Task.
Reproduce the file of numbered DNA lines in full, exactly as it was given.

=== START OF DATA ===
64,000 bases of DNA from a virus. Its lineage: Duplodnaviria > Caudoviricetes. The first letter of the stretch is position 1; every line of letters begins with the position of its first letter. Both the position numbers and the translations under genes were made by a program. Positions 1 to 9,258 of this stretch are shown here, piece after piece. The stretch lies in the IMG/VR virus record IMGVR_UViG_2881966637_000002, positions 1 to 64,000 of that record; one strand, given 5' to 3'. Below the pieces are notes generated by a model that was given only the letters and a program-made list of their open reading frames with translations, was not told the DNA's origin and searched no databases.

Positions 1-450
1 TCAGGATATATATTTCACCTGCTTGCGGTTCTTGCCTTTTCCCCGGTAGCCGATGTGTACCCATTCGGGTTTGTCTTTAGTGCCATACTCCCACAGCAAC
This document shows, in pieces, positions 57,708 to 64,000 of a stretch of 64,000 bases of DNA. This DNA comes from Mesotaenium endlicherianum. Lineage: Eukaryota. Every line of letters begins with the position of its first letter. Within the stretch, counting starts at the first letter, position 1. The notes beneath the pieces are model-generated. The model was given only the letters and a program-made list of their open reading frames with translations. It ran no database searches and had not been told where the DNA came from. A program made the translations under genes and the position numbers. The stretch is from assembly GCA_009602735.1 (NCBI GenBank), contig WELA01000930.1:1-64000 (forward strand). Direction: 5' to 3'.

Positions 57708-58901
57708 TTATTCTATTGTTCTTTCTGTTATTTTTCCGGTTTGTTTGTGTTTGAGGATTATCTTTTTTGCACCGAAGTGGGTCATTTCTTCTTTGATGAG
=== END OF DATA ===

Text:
64,000 bases of DNA from a virus. Its lineage: Duplodnaviria > Caudoviricetes. The first letter of the stretch is position 1; every line of letters begins with the position of its first letter. Both the position numbers and the translations under genes were made by a program. Positions 1 to 9,258 of this stretch are shown here, piece after piece. The stretch lies in the IMG/VR virus record IMGVR_UViG_2881966637_000002, positions 1 to 64,000 of that record; one strand, given 5' to 3'. Below the pieces are notes generated by a model that was given only the letters and a program-made list of their open reading frames with translations, was not told the DNA's origin and searched no databases.

Positions 1-450
1 TCAGGATATATATTTCACCTGCTTGCGGTTCTTGCCTTTTCCCCGGTAGCCGATGTGTACCCATTCGGGTTTGTCTTTAGTGCCATACTCCCACAGCAAC
This document shows, in pieces, positions 57,708 to 64,000 of a stretch of 64,000 bases of DNA. This DNA comes from Mesotaenium endlicherianum. Lineage: Eukaryota. Every line of letters begins with the position of its first letter. Within the stretch, counting starts at the first letter, position 1. The notes beneath the pieces are model-generated. The model was given only the letters and a program-made list of their open reading frames with translations. It ran no database searches and had not been told where the DNA came from. A program made the translations under genes and the position numbers. The stretch is from assembly GCA_009602735.1 (NCBI GenBank), contig WELA01000930.1:1-64000 (forward strand). Direction: 5' to 3'.

Positions 57708-58901
57708 TTATTCTATTGTTCTTTCTGTTATTTTTCCGGTTTGTTTGTGTTTGAGGATTATCTTTTTTGCACCGAAGTGGGTCATTTCTTCTTTGATGAG